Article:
30%Written reports on electronics experimentsIn classWeekly T2:06-11
20%Electronics Problems Sheets5×1hrWeekly T2:06-10

Syllabus Plan and Content

Part A: IT Skills

  1. Introduction
    1. Use of the Exeter Learning Environment.
    2. The Apple Macintosh
      1. Graphical User Interface
      2. using the Mac OS X system
    3. Network home directories and the file-server
      1. understanding the local file-server.
  2. LaTex
    1. Using LaTeX to create a simple document
      1. Text
      2. Equations
      3. Tables
      4. Figures
    2. Using a stylesheet to produce high-quality experiment reports
    3. Use of Octave with a template for plotting, linear regression analysis, statistical analysis, error bars
  3. Octave
    1. Introduction
      Range of applications, platform and implementation specific differences, relationship of Octave to MATLAB.
    2. Fundamentals
      User interface, definitions, data structure, commands and functions, matrix operations, 'help' system.
    3. Input/Output and analysis
      Creating files and loading data, working with data, basic plotting, saving workspace ('*.mat' files).
    4. Numerical integration
      Using numerical methods for calculation of integrals
    5. Fitting
      The least-squares criterion, fitting polynomial and exponential functions, 'polyfit' and 'polyval', fitting data with a linear function, extracting polynomial coefficients, plotting the fitting function, errors.
    6. Programming
      Scripts and functions, creating and executing '*.m' files, basic programming: using 'for' and 'while' loops, conditional statements 'if', 3-D graphics.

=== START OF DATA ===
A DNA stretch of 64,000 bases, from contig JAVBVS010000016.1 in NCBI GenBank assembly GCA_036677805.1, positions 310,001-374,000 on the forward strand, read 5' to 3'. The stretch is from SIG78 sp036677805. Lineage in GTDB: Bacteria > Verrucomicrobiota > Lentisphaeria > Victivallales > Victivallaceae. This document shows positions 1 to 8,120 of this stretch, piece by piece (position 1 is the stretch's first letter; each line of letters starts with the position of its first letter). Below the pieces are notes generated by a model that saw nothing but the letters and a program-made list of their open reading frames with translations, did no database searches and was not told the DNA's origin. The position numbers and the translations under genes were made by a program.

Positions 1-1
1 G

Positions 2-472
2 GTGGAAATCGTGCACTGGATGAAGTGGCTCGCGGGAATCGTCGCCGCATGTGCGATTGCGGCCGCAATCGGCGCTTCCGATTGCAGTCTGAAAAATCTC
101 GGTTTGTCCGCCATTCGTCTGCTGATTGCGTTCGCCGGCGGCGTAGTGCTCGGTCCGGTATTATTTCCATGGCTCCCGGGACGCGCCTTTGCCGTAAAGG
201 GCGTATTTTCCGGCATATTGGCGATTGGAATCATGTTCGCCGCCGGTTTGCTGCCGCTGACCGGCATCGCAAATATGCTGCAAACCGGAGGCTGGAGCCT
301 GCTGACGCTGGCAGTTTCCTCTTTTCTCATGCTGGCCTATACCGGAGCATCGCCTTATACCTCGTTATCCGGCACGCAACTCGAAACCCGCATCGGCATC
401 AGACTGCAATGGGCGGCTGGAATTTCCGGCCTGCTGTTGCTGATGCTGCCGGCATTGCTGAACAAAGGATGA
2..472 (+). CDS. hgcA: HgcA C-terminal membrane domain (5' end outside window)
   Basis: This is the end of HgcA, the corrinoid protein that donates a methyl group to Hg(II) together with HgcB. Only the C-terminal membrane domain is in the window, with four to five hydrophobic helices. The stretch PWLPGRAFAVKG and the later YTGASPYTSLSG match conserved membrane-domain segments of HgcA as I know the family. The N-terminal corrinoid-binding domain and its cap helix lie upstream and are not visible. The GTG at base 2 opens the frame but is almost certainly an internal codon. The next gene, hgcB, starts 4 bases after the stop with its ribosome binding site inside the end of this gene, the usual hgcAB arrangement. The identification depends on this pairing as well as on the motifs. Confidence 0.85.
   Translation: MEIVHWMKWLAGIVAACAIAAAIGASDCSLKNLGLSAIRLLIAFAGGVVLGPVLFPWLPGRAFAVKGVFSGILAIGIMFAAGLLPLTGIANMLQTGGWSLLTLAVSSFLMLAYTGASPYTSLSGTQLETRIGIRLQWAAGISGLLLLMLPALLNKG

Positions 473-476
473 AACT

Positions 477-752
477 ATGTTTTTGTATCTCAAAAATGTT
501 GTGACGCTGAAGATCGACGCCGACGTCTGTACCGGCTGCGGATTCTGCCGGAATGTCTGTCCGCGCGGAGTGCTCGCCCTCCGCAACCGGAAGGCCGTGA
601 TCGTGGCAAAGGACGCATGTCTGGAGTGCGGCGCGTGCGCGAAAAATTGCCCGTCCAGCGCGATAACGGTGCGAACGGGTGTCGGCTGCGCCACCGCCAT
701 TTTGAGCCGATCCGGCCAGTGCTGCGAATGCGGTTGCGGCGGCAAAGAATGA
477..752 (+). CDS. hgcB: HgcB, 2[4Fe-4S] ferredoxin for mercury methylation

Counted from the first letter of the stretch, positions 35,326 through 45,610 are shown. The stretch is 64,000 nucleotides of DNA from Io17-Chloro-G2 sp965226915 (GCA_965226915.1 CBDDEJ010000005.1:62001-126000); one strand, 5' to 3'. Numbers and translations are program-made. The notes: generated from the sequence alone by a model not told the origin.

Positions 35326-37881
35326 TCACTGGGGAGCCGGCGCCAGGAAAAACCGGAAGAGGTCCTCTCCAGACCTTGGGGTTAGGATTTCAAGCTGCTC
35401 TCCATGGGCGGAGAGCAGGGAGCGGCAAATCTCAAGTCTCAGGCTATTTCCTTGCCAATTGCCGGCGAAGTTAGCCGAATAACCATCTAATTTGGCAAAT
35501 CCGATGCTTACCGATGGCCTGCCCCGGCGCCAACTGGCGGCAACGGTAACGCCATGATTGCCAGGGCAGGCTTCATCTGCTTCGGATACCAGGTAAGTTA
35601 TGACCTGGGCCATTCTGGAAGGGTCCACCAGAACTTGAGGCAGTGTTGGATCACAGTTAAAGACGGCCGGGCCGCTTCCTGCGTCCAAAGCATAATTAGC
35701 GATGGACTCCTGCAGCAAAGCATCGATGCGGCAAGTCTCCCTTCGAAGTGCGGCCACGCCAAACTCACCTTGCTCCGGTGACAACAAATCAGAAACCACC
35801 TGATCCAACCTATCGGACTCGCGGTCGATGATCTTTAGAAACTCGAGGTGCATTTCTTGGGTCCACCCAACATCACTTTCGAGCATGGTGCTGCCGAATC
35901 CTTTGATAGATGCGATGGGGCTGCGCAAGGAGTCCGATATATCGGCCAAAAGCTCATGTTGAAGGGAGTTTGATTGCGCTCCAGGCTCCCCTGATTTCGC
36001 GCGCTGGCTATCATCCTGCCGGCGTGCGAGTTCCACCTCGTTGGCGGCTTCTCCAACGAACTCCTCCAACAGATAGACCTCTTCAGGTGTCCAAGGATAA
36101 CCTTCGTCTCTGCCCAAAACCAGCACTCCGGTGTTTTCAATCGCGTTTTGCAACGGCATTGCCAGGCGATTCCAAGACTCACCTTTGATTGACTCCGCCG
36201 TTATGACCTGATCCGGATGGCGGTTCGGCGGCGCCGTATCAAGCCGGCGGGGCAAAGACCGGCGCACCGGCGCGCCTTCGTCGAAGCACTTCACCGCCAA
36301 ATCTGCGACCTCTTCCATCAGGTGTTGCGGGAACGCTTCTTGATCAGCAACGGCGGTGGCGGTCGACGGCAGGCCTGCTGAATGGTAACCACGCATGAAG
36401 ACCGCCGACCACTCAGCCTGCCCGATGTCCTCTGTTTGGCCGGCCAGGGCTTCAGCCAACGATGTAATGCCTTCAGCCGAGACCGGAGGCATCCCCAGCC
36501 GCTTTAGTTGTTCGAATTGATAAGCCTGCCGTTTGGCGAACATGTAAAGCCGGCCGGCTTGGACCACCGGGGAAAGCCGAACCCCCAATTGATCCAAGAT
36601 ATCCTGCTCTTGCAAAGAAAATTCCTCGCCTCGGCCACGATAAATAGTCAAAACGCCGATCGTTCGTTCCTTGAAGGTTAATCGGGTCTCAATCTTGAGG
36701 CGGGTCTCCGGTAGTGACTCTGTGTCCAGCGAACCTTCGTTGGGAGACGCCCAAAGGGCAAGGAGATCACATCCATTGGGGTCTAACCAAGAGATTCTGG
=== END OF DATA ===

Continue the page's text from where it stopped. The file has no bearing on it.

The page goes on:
Part B: Electronics

  1. Combinational Logic
    NAND and NOR gates; truth tables; combination of gates to implement logic functions.
  2. Sequential Logic
    R-S flip-flops; J-K flip flops and simple control circuits; binary counters; shift registers.
  3. Memory chips
    Input and output of data; use of addresses.
  4. Microprocessors
    Basic operation; I/O and simple control situations; D/A and A/D on input/output data bus
  5. D to A and A to D Conversion
    Operation of DAC; use of DAC to make ADC; sampling rates, conversion times, aliasing and the Nyquist Theorem
  6. Analogue Electronics
    1. Simple amplifier circuits based on op-amps; gain, bandwidth, input impedance, output impedance, signal/noise ratio.
    2. Filters: description in terms of frequency response.
    3. Comparators.

Core Text

Storey N. (1998), Electronics: A Systems Approach (2nd edition), Addison-Wesley, ISBN 020117796x (UL: 621.381 STO)

Supplementary Text(s)

Faissler W.L. (1991), Introduction to Modern Electronics, Wiley, ISBN 0-471-62242-7 (UL: 621.381 FAI)

Formative Mechanisms

Feedback occurs during the practical sessions via demonstrators and students are able to monitor their own learning by attempting the assignments and having them marked. Tests allow students to gauge their level of progress.

Evaluation Mechanisms

The module will be evaluated using information gathered via the student representation mechanisms, the staff peer appraisal scheme, and measures of student attainment based on summative assessment.

Validate   Link-check © Copyright & disclaimer Share